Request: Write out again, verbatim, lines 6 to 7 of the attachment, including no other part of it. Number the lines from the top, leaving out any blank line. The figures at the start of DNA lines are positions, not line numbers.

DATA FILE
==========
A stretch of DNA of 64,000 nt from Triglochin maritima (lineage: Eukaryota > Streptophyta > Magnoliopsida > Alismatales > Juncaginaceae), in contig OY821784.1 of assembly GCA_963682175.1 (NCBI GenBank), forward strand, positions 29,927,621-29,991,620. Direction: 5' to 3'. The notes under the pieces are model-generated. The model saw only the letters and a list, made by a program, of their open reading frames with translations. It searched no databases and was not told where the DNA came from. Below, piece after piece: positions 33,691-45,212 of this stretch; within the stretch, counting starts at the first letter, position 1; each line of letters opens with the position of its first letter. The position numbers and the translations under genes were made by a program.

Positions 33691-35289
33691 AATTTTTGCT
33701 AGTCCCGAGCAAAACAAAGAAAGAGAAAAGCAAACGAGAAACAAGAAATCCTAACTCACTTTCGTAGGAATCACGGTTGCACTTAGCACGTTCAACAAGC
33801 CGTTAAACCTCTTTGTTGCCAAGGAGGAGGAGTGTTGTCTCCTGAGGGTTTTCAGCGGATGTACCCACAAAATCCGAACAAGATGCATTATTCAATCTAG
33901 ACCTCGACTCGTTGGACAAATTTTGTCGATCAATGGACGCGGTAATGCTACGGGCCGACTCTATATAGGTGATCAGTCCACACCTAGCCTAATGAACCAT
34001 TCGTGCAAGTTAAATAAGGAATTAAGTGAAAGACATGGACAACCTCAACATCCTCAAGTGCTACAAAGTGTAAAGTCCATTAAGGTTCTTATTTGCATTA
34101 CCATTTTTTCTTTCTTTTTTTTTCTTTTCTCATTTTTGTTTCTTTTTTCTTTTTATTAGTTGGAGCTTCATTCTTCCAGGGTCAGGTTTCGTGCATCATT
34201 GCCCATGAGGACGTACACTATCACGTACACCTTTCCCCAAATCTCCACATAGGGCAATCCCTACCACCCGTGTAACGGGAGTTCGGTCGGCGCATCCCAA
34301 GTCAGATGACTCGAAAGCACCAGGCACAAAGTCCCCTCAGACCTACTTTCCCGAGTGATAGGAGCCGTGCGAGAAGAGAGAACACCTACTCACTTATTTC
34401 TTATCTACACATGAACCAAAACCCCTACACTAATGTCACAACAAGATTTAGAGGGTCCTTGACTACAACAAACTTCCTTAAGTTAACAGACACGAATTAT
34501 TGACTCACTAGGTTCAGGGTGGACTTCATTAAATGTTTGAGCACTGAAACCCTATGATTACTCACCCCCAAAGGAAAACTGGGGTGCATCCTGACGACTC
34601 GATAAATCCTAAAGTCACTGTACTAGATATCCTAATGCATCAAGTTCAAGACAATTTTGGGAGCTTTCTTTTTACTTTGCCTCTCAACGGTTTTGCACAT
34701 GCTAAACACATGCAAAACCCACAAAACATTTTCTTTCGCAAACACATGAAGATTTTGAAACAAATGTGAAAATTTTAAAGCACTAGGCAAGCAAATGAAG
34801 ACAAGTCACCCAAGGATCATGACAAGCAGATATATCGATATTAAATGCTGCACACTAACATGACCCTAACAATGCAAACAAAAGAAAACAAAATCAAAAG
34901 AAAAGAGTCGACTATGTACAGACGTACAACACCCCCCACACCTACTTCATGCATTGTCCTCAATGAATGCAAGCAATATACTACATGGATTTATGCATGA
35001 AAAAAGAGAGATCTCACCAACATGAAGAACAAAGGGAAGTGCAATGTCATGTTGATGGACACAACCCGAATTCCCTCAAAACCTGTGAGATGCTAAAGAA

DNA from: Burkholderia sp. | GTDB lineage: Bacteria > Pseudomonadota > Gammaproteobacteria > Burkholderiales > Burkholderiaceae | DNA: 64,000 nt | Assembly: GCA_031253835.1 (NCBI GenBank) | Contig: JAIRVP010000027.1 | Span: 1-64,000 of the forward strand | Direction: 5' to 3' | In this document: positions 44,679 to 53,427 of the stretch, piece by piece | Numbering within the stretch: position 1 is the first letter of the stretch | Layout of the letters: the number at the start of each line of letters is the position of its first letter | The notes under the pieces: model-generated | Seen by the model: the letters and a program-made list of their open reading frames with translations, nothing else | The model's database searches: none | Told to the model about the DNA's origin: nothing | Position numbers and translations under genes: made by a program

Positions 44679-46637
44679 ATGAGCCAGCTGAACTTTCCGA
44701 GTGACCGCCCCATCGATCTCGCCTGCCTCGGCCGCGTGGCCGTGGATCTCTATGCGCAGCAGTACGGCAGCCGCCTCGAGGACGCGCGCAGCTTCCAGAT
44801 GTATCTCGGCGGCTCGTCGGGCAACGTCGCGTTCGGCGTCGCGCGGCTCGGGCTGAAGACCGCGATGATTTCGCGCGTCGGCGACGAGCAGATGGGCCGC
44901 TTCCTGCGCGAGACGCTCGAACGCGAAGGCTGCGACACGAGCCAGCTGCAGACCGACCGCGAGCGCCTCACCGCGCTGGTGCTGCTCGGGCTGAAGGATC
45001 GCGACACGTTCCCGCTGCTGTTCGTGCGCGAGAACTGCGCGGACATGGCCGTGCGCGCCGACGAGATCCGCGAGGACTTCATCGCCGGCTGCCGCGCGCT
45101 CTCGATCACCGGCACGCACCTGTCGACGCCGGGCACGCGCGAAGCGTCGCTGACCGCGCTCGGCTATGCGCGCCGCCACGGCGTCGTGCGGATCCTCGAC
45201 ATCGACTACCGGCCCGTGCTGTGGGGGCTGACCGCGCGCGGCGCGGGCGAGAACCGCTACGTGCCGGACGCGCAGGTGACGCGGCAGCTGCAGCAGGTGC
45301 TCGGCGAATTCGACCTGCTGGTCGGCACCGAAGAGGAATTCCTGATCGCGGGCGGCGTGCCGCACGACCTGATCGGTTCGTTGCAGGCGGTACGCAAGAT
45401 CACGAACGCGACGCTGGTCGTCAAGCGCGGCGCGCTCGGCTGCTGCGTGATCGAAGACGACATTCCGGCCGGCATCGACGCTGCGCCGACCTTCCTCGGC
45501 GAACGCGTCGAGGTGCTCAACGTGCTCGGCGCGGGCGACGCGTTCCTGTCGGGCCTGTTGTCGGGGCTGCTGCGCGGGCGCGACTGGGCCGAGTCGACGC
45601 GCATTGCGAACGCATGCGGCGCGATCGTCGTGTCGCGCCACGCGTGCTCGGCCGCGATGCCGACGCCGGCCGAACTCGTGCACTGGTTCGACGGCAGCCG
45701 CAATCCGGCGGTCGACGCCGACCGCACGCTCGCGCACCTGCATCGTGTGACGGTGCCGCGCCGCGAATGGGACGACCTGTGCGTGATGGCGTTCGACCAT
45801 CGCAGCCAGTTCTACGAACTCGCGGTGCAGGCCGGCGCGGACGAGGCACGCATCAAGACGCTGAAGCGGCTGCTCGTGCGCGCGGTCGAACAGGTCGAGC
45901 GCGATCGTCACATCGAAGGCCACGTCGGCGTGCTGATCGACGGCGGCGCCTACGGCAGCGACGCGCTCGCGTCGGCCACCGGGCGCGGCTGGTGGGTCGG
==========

33901 ACCTCGACTCGTTGGACAAATTTTGTCGATCAATGGACGCGGTAATGCTACGGGCCGACTCTATATAGGTGATCAGTCCACACCTAGCCTAATGAACCAT
34001 TCGTGCAAGTTAAATAAGGAATTAAGTGAAAGACATGGACAACCTCAACATCCTCAAGTGCTACAAAGTGTAAAGTCCATTAAGGTTCTTATTTGCATTA